Iraqi electric power consumption increased by a factor of fourteen in the twenty-year period between 1968 and 1988, and in the late 1980s it was expected to double every four to five years. Ongoing rural electrification contributed to increased demand; about 7,000 villages throughout the nation were provided electricity in the same twenty-year period. The destruction in 1980 of power-generating facilities near the Iran-Iraq border interrupted only temporarily the rapid growth in production and consumption. In 1981 the government awarded US$2 billion in contracts to foreign construction companies that were building hydroelectric and thermal generating plants as well as transmission facilities. By 1983 the production and consumption of electricity had recovered to the prewar levels of 15.6 billion kwh (kilowatt hours) and 11.7 billion kwh, respectively. As previously commissioned projects continued to come onstream, Iraq's generating capacity was expected to exceed 6,000 megawatts by 1986. In December 1987, following the completion of power lines designed to carry 400 million kwh of power to Turkey, Iraq became the first country in the Middle East to export electric power. Iraq was expected to earn US$15 million annually from this arrangement. Long-range plans entailed exporting an additional 3 billion kwh to Turkey and eventually providing Kuwait with electricity.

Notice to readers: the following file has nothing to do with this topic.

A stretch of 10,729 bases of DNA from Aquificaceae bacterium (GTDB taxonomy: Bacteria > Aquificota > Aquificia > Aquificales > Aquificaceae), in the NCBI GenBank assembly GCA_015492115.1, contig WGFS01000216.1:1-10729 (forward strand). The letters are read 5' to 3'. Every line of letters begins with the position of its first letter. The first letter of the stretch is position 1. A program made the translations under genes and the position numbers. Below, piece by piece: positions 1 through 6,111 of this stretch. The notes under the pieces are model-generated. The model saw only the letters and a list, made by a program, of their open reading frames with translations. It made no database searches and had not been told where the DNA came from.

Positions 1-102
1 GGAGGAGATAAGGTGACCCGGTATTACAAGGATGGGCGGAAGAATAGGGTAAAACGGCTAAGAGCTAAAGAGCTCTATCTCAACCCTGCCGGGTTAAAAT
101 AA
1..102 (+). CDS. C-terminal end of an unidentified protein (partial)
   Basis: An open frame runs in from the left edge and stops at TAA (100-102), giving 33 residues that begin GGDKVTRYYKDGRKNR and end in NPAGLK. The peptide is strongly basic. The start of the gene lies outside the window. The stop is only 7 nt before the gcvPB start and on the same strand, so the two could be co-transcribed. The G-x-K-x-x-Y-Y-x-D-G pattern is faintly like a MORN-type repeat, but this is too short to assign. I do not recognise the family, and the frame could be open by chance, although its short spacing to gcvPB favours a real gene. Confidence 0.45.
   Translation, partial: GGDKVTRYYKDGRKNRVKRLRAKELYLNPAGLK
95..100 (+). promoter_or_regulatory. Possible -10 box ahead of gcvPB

Iraq's plans to develop a nuclear generating capacity were set back by Israel's June 1981 bombing of the Osiraq (OsirisIraq ) reactor, then under construction. In 1988 French, Italian, and Soviet technicians were exploring the feasibility of rebuilding the reactor at a different site. Saudi Arabia had promised to provide financing, and Brazil and Portugal reportedly had agreed to supply uranium.
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